The Alphabet of Stones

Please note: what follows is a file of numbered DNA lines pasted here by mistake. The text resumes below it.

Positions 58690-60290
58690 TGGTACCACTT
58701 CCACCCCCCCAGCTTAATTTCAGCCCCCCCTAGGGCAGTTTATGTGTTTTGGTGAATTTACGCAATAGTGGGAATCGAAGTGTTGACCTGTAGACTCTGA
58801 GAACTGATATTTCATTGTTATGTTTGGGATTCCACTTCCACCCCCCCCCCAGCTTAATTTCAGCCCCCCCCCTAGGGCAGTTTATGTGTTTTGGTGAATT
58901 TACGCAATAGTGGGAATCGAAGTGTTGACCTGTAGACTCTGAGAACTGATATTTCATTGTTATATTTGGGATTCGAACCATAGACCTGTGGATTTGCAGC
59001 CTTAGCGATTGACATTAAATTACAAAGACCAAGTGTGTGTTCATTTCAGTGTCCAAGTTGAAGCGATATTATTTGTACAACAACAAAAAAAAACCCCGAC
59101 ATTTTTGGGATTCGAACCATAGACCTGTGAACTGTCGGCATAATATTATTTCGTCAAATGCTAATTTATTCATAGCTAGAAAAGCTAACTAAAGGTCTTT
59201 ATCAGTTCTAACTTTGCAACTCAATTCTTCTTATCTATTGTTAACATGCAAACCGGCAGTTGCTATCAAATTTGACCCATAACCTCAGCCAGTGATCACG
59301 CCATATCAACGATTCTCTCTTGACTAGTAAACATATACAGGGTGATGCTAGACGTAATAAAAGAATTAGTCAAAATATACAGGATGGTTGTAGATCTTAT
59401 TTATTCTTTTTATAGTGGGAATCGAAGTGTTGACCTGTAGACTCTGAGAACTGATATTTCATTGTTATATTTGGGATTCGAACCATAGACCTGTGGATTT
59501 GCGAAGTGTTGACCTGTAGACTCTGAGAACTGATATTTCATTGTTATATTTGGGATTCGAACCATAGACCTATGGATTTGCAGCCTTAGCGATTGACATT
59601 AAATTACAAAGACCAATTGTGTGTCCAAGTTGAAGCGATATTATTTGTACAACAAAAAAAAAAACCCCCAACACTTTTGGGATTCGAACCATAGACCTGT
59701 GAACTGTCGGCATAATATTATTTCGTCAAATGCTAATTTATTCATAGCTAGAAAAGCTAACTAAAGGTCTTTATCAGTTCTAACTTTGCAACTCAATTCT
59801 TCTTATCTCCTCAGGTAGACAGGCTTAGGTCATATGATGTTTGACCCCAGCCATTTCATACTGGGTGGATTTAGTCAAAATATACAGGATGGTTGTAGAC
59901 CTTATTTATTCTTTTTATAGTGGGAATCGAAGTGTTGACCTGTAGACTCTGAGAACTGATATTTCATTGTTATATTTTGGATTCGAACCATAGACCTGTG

Comments Written by Rohit Gupta | Published:March 27, 2016 3:00 am What a computer program’s victory over a human in the game of Go could mean for the future of geopolitics. The consequences of Korean player Lee Se-dol’s historic defeat against a computer program in March 2016 will be both global and political. One reason is that the ancient and revered board-game Go (some claim it was invented by a Chinese emperor around 2300 BC) — in its very essence, is a profound meditation on the art of war. There are only two types of stones in Go, black or white — reminiscent of zeroes and ones in digital computers. Contrary to the hierarchical pawns, bishops and kings in chess, the pieces in Go are identical and theoretically equal in…

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